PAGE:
Places to Stay

Grovefield Manor

Only a six minute walk from Canford Cliffs, Grovefield Manor offers comfortable rooms in an 1895 manor house. The bed and breakfast has good transport links to Poole and surrounding villages, with a bus stop right outside the building.

Hotel Du Vin Poole

The Hotel Du Vin is a 10 minute walk from Poole Harbour. The hotel has 38 rooms and suites to choose from, and there is also a French style bistro that has delicious local cuisine and wine tasting sessions.

Salterns Harbourside Hotel

With stunning sea views over Poole Harbour, Sandbanks and Brownsea Island, the Salterns Harbourside Hotel is a great choice for your stay in Poole. The hotel’s restaurant and bar is located right next to the water, and is open all day.

 


Places to Eat & Drink

Storm Fish Restaurant

This is a great place to come for some freshly caught, locally sourced seafood. Their aim is to deliver ‘good, honest food’, and although the menu is limited, the choices have been thoughtfully selected.

Karma Mediterranean Grill & Bistro 

Get a taste of the Mediterranean at Karma. Specialising in comforting, home cooked Eastern Mediterranean cuisine, this restaurant is located near Poole Quay, just a few minutes walk from the town centre.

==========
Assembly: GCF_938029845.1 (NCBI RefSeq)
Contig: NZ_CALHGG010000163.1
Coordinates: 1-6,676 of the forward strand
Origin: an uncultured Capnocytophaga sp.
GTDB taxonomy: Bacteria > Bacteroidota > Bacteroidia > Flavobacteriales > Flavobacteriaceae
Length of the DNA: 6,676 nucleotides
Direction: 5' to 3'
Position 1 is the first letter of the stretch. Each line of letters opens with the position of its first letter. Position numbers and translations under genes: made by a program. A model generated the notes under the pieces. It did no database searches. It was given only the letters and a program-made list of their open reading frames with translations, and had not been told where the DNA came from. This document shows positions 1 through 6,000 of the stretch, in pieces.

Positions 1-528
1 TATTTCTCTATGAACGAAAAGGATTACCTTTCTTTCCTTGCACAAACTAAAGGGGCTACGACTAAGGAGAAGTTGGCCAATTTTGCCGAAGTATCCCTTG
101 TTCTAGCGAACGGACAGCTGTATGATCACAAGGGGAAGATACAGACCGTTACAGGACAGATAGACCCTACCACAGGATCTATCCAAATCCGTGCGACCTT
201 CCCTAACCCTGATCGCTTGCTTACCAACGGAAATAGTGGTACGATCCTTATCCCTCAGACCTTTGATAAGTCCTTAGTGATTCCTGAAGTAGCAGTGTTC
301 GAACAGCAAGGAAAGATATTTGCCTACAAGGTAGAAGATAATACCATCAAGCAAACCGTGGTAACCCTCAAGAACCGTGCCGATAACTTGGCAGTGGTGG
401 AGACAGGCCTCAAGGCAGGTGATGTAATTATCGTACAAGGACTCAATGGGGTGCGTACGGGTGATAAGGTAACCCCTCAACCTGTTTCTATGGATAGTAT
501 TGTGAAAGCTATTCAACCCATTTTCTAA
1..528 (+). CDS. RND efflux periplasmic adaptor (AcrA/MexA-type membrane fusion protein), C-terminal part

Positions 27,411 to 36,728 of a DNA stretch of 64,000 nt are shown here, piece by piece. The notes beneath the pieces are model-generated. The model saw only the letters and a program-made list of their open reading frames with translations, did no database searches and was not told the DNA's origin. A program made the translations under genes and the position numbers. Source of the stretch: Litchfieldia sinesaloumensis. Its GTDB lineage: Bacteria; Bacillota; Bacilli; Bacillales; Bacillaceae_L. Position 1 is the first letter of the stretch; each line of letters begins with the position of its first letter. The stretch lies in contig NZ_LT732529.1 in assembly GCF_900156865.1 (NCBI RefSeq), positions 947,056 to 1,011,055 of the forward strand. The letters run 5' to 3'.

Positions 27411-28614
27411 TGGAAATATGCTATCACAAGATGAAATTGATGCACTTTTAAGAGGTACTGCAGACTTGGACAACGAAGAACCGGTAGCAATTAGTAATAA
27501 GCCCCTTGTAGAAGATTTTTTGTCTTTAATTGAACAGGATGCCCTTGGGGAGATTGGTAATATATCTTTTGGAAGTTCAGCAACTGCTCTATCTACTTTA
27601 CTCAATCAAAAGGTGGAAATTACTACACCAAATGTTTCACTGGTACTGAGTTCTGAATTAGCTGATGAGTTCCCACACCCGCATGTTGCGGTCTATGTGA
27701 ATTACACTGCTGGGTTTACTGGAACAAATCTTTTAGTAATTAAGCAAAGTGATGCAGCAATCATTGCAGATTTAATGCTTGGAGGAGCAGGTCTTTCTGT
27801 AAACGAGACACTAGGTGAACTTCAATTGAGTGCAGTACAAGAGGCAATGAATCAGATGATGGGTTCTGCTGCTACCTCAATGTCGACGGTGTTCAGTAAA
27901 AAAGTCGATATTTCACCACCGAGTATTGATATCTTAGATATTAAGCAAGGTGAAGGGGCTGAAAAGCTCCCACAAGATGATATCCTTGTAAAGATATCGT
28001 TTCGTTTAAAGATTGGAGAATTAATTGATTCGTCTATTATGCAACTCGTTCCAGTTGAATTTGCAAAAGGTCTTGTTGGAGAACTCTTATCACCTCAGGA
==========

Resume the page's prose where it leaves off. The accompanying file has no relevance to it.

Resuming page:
The Courtyard Tea Rooms

The Courtyard is a fantastic place to stop by for a healthy light lunch or afternoon tea. With two cosy dining rooms and a courtyard garden area for warmer days, this is a hidden gem worth checking out.

 


In & Around Poole

Bournemouth Pier

Pier Approach, Bournemouth, Dorset, BH2 5AA

Farmer Palmer’s Farm Park

Wareham Road, Organford, Poole, Dorset, BH16 6EU

Hall & Woodhouse Brewery Visitor Centre

The Brewery, Blandford St Mary, Blandford Forum, Dorset, DT11 9LS

Monkey World

Monkey World Ape Rescue Centre , Wareham, Dorset, BH20 6HH

Weston Dairy Campsite

Renscombe Rd, Worth Matravers , Swanage, Dorset, BH19 3LL

Lulworth Estate

Lulworth Estate, East Lulworth, Wareham, Dorset, BH20 5QS